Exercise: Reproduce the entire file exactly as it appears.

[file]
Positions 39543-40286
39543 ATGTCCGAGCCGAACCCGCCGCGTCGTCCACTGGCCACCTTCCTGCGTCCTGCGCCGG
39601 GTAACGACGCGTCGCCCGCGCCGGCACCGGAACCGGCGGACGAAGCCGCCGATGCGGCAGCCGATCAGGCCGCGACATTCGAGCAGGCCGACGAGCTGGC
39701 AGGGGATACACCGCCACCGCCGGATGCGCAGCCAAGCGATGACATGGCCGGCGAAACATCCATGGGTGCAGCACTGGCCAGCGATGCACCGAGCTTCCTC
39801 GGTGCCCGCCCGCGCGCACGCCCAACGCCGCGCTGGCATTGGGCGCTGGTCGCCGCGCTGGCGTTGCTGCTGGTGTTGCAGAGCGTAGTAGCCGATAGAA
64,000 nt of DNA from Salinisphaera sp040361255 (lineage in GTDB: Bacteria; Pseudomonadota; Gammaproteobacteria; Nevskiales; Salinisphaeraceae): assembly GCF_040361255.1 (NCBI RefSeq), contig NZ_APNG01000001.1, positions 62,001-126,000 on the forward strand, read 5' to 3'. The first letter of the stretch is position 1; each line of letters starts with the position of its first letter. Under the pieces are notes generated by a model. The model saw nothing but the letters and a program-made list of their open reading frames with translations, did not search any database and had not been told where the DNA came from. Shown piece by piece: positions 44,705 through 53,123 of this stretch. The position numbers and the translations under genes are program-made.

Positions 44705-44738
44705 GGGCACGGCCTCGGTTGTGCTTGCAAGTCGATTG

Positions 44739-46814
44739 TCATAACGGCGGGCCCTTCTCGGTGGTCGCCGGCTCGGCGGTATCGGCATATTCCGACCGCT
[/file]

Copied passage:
Positions 39543-40286
39543 ATGTCCGAGCCGAACCCGCCGCGTCGTCCACTGGCCACCTTCCTGCGTCCTGCGCCGG
39601 GTAACGACGCGTCGCCCGCGCCGGCACCGGAACCGGCGGACGAAGCCGCCGATGCGGCAGCCGATCAGGCCGCGACATTCGAGCAGGCCGACGAGCTGGC
39701 AGGGGATACACCGCCACCGCCGGATGCGCAGCCAAGCGATGACATGGCCGGCGAAACATCCATGGGTGCAGCACTGGCCAGCGATGCACCGAGCTTCCTC
39801 GGTGCCCGCCCGCGCGCACGCCCAACGCCGCGCTGGCATTGGGCGCTGGTCGCCGCGCTGGCGTTGCTGCTGGTGTTGCAGAGCGTAGTAGCCGATAGAA
64,000 nt of DNA from Salinisphaera sp040361255 (lineage in GTDB: Bacteria; Pseudomonadota; Gammaproteobacteria; Nevskiales; Salinisphaeraceae): assembly GCF_040361255.1 (NCBI RefSeq), contig NZ_APNG01000001.1, positions 62,001-126,000 on the forward strand, read 5' to 3'. The first letter of the stretch is position 1; each line of letters starts with the position of its first letter. Under the pieces are notes generated by a model. The model saw nothing but the letters and a program-made list of their open reading frames with translations, did not search any database and had not been told where the DNA came from. Shown piece by piece: positions 44,705 through 53,123 of this stretch. The position numbers and the translations under genes are program-made.

Positions 44705-44738
44705 GGGCACGGCCTCGGTTGTGCTTGCAAGTCGATTG

Positions 44739-46814
44739 TCATAACGGCGGGCCCTTCTCGGTGGTCGCCGGCTCGGCGGTATCGGCATATTCCGACCGCT